Hospice, The Antlers’ 2009 third album, was traumatising, an unblinking narrative of despair and loss that, like a crime scene, was as captivating as it was liable to bring on full-blown emotional collapse.

Mercifully, for their follow-up the Brooklyn three-piece have opted for something a little less in need of coming packaged with a flyer for The Samaritans, despite what the title might imply. Burst Apart is immediately more direct than its predecessor, its arrangements more varied and intricate, the band moving to a controlled shout rather than a plaintive cry. Whilst Hospice lived in the spaces between its songs, in the drones and the echoes and the paling, tortured feedback, Burst Apart seems happy to play extrovert, the choruses more anthemic and the guitars more overt. Mid-album highpoint ‘Every Night My Teeth Are Falling Out’ is disarmingly straight-edged, an unashamed rock song replete with swells of melody and something eerily close to a guitar solo, The Antlers’ demonstrating a confidence and assertion more befitting of a festival main stage than the dank claustrophobia of their more native venues.

That’s not to say they’ve become Coldplay. From the hypnotic drum patterns of ‘Parentheses’ to the cinematic melancholy of ‘No Widows’ and the sombre brass of ‘Tiptoe’, there’s enough texture and experiment to ensure that this is never an easy, background listen, a mere soundtrack to whatever mundane activity we’re undertaking: this requires attention. And in an album that frequently scrapes at the upper waveforms it’s the penultimate whisper of ‘Corsicana’ that most commands it, an amniotic cocoon of a track, warm and fragile and really quite overwhelming.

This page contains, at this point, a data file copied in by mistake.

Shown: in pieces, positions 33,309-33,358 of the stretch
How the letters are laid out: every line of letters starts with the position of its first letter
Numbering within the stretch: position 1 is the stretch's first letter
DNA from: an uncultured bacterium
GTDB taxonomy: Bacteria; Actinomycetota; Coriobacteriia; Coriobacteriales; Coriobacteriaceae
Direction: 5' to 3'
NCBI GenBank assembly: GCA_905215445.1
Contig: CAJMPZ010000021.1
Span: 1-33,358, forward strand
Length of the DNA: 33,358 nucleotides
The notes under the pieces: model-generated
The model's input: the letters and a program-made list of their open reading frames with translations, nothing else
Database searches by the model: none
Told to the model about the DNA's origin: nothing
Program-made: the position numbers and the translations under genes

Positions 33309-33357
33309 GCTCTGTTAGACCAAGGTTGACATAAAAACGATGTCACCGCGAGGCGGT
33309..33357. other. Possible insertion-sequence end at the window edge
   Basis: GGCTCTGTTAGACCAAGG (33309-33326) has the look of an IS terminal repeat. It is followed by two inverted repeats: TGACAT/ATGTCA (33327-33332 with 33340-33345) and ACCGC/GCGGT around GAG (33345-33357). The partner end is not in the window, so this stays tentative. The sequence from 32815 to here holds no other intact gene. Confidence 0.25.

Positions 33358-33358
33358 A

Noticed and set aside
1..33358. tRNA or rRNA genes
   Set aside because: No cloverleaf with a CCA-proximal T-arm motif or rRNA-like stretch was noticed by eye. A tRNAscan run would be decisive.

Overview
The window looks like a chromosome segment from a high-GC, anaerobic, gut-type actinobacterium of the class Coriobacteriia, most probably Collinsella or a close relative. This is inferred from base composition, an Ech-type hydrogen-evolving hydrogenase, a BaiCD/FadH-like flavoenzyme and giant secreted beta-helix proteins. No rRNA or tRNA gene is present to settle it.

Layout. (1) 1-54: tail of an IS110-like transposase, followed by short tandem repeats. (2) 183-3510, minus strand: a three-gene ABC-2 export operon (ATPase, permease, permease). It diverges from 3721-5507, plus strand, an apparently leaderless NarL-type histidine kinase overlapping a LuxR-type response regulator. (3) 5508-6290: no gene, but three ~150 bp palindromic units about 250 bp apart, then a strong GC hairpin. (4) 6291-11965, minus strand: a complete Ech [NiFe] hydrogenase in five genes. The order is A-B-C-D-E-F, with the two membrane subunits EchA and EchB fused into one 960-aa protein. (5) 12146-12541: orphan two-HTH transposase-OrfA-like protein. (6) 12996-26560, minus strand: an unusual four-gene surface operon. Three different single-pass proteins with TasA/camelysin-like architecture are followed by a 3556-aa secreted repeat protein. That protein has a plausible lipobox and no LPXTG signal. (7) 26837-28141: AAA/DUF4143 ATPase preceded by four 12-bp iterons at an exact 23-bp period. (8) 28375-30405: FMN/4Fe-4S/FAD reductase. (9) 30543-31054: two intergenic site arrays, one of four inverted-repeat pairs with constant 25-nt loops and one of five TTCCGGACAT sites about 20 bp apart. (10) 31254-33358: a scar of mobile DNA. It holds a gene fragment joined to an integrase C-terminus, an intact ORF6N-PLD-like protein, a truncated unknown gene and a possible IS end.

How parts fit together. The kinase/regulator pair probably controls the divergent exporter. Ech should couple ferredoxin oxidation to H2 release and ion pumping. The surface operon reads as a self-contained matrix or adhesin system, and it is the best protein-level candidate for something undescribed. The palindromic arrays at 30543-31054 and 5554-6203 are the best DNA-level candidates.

The Antlers were always more suited to headphones, to darkened rooms and flickering candlelight and thrashing, rain-wracked catharsis. But with Burst Apart they’ve moved past the grief, making an album that’s far more than just a concept. If Hospice felt at times like a Peter Silberman confessional, a therapy session with instruments, then here we get to see what the full band are capable of. And it’s a very impressive spectacle.



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